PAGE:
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Interview with Naomi Benaron

January 25, 2012

Running on Hope

Although dizzy with a bad case of vertigo, Naomi Benaron met with me before her Powell’s reading to talk about her debut novel, Running the Rift. It won the prestigious 2010 Bellwether Prize for Socially Engaged Fiction before it was even published. In the book, Benaron follows Jean Patrick Nkuba from the day he knows that running will be his life to the moment he must run to save his life. The backdrop for the novel is the ravaged country of Rwanda and its supporting characters are the Hutu and the Tutsi people who were involved in a genocide that resulted in hundreds of thousands of their deaths. Benaron’s Running the Rift is a heartbreaking yet hopeful novel that explores the story of a country’s unraveling as seen through one young boy’s eyes.

What was it like to win the Bellwether Prize before you were published?

That was pretty amazing! On April 17th, I was sitting at my computer. I had been kind of waiting and anticipating and every time I picked up the phone it was not Barbara Kingsolver. At this particular time, I was messing something up on the computer and wasn’t even paying attention when the phone rang and I picked it up and this voice said,  “This is Barbara Kingsolver,” and I about went through the roof. I was talking to her for about 45 minutes and I had to keep putting the phone down to scream. I was so excited. It’s really been one of the seminal, if not the seminal, moment of my life. It changed my life in ways I never could have imagined.

You’re very accomplished in many fields and have degrees in earth science, massage therapy and writing. You’re also an Ironman triathlete. When did you decide to write a novel?

I’ve always loved writing. I wrote my first story when I could just barely read and write. I wrote a story about a luna moth. So I’ve always written, but I was afraid to try it as a living because I was afraid of failing. Also, my parents are doctors so it was expected that I would be a doctor, so I went to school in the sciences. I became a geophysicist and then after my father died (1996), I just didn’t want to do it anymore. I really wanted to go to medical school but at that point it was too daunting, so I went to massage therapy school and started writing again.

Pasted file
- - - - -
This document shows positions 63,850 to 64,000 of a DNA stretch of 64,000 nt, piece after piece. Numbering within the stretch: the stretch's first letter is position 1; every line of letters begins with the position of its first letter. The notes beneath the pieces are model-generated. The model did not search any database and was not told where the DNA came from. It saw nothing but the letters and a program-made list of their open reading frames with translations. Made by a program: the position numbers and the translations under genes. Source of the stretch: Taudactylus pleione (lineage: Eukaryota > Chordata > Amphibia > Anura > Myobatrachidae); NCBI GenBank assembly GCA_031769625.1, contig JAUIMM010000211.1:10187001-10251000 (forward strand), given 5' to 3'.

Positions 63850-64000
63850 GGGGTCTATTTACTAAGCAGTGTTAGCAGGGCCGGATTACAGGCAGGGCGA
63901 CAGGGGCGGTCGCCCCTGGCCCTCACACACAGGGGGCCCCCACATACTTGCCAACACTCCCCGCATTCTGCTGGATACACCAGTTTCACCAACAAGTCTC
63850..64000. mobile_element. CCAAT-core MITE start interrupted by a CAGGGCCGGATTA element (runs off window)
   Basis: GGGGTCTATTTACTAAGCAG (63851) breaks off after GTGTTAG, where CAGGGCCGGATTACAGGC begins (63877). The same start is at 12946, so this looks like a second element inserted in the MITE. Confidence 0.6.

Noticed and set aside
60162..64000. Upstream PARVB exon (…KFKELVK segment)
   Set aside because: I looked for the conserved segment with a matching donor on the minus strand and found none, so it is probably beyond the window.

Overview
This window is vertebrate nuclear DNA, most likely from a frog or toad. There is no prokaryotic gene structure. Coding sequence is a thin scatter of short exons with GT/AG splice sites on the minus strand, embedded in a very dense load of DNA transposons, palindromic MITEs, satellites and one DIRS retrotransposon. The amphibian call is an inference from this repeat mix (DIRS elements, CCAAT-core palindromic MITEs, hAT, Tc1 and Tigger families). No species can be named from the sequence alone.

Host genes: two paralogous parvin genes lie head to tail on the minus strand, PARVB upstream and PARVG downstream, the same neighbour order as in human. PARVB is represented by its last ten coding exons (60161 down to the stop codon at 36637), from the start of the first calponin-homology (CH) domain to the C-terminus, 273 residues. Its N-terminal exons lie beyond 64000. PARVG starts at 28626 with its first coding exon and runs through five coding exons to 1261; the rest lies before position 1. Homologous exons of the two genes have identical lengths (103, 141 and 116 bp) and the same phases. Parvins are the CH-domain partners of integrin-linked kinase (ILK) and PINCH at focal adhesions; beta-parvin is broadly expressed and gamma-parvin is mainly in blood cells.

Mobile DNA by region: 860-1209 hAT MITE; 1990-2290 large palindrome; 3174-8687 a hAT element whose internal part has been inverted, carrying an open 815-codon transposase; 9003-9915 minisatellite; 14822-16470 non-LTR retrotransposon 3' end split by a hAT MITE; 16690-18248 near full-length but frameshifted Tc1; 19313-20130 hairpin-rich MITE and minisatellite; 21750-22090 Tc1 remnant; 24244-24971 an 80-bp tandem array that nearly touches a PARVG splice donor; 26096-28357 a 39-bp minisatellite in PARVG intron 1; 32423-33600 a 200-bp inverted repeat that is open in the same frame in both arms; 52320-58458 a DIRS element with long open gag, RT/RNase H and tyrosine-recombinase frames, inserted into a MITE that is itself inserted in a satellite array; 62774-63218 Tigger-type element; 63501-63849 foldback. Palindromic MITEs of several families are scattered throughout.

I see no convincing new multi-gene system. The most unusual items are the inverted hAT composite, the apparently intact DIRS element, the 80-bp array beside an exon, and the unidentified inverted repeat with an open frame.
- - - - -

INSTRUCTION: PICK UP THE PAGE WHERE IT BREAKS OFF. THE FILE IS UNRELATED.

How did you come to write Running the Rift?

There’s a large African refugee community in Tucson, and I started working with them and became fascinated with people who had survived war. Then my dog trainer was going to Rwanda, so I went with her (2002). I was so touched by the country, by the landscape, and by the people. I’ve never seen people with such beautiful smiles. When I was on the shores of Lake Kivu, my foot hit a bone and I saw that it was a human bone. Then I got down on my hands and knees and I was in the sand and there were bones everywhere. At that point, that told me that I needed to write the story of the bones.

Did you know you were going to write this story when you went to Rwanda?

Kind of, sort of. I was writing a story about Burundi and I’m a very pig-headed person. I just thought that I’m writing this story about Burundi, so I’ll go to Rwanda to see what Burundi’s really like. Then I started talking to people, and people started telling me their stories. When I got back and was still trying to write the story about Burundi, I thought, “You’re really a moron. You’ve just been to Rwanda. You’ve had this incredible experience holding these bones in your hand. This is the time to make the leap.” So that’s how it started.

This book is full of darkness, but there’s also a lot of hope. Is that something you pulled from your personality: you see the dark side, but you also see the bright side? Is that your gift – or curse?

I think so. In my own life, my childhood wasn’t the easiest. My mother suffered from bi-polar disease most of my growing up years. She was much more on the dark side than the light but when she was manic she was pretty hysterically funny.

Was it difficult to write this book?